I remember when I first saw the Verizon Wireless commercial featuring the Layar Reality Browser. It looked like something out of a science fiction movie. When my student web coordinator came in to the office with her iPhone, I asked her if she had ever heard of “Layar.” She had not heard of it so we downloaded it from the App Store. I was amazed at how the app used the phone’s camera, GPS and Internet access to create a virtual layer of information over the image being displayed by the phone. It was my first experience with an augmented reality application.
It’s nice to know Layar is getting some wider exposure. When I first wrote about it last year, the smartphone market was still somewhat small. And Layar was targeting phones that already had GPS built-in which the Apple iPhone wasn’t quite ready to allow access to in its development tools. Now the iPhone and Droid are willing participants in this burgeoning era of Augmented Reality.
The video in the article is from Droid and does a WAY better job than any of the fanboy websites for the Layar application. Hopefully real world performance is as good as it appears in the video. And I’m pretty sure the software company that makes it has continuously been updating it since it was first on the iPhone a year ago. Given the recent release of the iPhone 4 and it’s performance enhancements, I have a feeling Layar would be a cool, cool app to try out and explore.
MacUser interviewed Google officials at a press conference in London, England. In an odd uncoordinated set of announcements it first appeared true, then later in the day flatly denied that Apple would be getting Google Maps for the iPhone. Unfortunately even places like Slashdot with its board of editors and vetters even got this article up before the denial. So what’s up, with Google and Google Maps on the iPhone? Read On:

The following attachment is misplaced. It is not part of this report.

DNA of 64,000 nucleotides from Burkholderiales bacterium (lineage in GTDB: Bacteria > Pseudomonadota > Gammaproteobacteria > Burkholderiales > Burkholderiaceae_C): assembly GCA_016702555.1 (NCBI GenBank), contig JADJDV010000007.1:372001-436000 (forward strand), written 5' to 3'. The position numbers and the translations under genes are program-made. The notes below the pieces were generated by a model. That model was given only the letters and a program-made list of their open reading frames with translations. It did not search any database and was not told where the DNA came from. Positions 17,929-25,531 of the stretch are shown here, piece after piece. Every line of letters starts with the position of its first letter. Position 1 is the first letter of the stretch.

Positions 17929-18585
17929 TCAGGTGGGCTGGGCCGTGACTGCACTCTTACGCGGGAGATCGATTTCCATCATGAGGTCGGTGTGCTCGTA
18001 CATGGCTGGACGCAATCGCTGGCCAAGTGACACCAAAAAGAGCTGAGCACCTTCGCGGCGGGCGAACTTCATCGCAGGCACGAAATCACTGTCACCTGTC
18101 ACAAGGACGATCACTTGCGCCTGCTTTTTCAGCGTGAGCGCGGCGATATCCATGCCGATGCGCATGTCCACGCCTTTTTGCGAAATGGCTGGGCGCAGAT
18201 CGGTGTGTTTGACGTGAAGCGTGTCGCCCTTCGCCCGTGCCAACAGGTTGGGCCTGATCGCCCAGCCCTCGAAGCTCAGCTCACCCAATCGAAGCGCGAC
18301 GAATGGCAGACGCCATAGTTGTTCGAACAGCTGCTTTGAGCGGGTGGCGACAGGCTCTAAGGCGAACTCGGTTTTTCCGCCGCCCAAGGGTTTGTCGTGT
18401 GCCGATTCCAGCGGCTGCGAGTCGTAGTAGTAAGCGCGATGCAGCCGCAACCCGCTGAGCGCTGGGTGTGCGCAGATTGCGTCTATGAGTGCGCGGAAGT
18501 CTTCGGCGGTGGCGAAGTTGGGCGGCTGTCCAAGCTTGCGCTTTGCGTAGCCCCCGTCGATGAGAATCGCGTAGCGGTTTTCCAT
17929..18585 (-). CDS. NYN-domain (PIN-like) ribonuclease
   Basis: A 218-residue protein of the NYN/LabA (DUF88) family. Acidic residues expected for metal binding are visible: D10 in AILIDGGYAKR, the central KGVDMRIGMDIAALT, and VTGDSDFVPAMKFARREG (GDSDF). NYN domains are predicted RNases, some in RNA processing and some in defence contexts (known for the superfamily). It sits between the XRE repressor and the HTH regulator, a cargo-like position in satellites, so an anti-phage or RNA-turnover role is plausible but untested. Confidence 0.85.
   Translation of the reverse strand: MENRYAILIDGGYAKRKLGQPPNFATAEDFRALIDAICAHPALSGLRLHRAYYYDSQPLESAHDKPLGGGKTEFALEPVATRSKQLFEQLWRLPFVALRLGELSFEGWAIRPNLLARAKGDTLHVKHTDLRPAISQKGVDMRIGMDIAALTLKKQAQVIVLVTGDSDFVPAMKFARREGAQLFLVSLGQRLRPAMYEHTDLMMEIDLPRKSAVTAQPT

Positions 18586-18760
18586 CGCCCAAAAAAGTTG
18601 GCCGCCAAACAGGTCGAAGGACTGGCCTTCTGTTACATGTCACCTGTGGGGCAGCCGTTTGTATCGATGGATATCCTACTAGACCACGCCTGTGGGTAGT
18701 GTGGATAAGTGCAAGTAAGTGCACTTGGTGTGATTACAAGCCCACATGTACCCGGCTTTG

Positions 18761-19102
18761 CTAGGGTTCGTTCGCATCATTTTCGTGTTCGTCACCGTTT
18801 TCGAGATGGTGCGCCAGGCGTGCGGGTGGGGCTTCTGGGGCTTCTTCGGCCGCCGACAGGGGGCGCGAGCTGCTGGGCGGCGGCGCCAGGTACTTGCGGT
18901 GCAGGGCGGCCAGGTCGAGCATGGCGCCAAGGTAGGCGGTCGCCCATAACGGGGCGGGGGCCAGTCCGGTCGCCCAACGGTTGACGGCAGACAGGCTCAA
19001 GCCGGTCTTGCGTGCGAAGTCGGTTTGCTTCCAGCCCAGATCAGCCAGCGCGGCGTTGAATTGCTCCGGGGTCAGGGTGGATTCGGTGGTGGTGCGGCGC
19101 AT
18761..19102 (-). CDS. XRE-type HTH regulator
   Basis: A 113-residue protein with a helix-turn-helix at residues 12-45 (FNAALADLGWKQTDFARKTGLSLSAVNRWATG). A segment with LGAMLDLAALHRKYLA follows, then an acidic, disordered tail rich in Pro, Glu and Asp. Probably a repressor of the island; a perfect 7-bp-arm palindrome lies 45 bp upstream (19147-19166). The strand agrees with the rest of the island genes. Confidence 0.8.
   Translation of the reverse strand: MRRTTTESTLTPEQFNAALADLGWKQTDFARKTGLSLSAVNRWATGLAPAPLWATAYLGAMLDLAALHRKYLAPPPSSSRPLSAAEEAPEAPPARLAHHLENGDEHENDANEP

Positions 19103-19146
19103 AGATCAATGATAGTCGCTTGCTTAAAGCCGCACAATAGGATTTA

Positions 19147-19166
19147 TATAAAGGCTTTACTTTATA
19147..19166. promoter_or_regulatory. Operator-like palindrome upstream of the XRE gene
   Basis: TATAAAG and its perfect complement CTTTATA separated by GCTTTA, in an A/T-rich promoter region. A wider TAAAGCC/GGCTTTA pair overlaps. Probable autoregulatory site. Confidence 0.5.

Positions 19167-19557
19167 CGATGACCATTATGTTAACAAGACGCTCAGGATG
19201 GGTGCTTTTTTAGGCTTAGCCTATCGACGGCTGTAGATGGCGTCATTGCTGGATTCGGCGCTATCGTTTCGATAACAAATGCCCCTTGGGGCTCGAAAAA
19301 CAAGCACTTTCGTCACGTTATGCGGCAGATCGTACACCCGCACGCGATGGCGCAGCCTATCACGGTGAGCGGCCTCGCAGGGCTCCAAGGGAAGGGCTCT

Google now denies they are releasing Google Maps for the iPhone. Take this whole article with a big grain of salt. I’m just glad I didn’t post this immediately after reading the original article on AppleInsider. By the end of the day last Friday April 23rd, Google was denying the rumor already. The moral of the story is look before you leap.
Google this week said it plans to bring Google Maps Navigation, its free turn-by-turn GPS software already available on Android, as an application for Apple’s iPhone.
According to MacUser, Google officials confirmed at a London, England, press conference that its satellite navigation software would be coming to “other” platforms, including the iPhone. No dates for potential availability were given
April 23rd 2010 Amazing, just when you thought you knew what was going on Google can come along and change things entirely. I ask how does one give away GPS navigation? Four years ago this couldn’t have been conceived or dreamed of given the market for GPS navigation. Now, meh, just give it away. I wish Google great success as this is almost compelling enough for me to get an iPhone now.
Previously you needed an Android based Smartphone usually available only on Verizon. But now there’s a multitude off choices, Garmin’s A50 is coming to AT&T and has my favorite navigation interface along with Google Maps if you want it. Which is what I would prefer. I’m hoping Garmin continues to evolve this to integrate any and all live data it cannot incorporate with its stand alone navigation units which to date don’t have live internet connections (whereas TomTom Live! units do). I’m most interested in any live data that might benefit me in a sudden traffic jam or a new Point of Interest not compiled since the last download/update to the navigation software.
Google’s entry to the iPhone navigation arena would force TomTom, Navigon, and now Garmin all to take heed and compete more vigorously especially since Google would be giving its software away. I’m guessing they could promote themselves as being advertisement free alternatives to the Google Maps Navigation?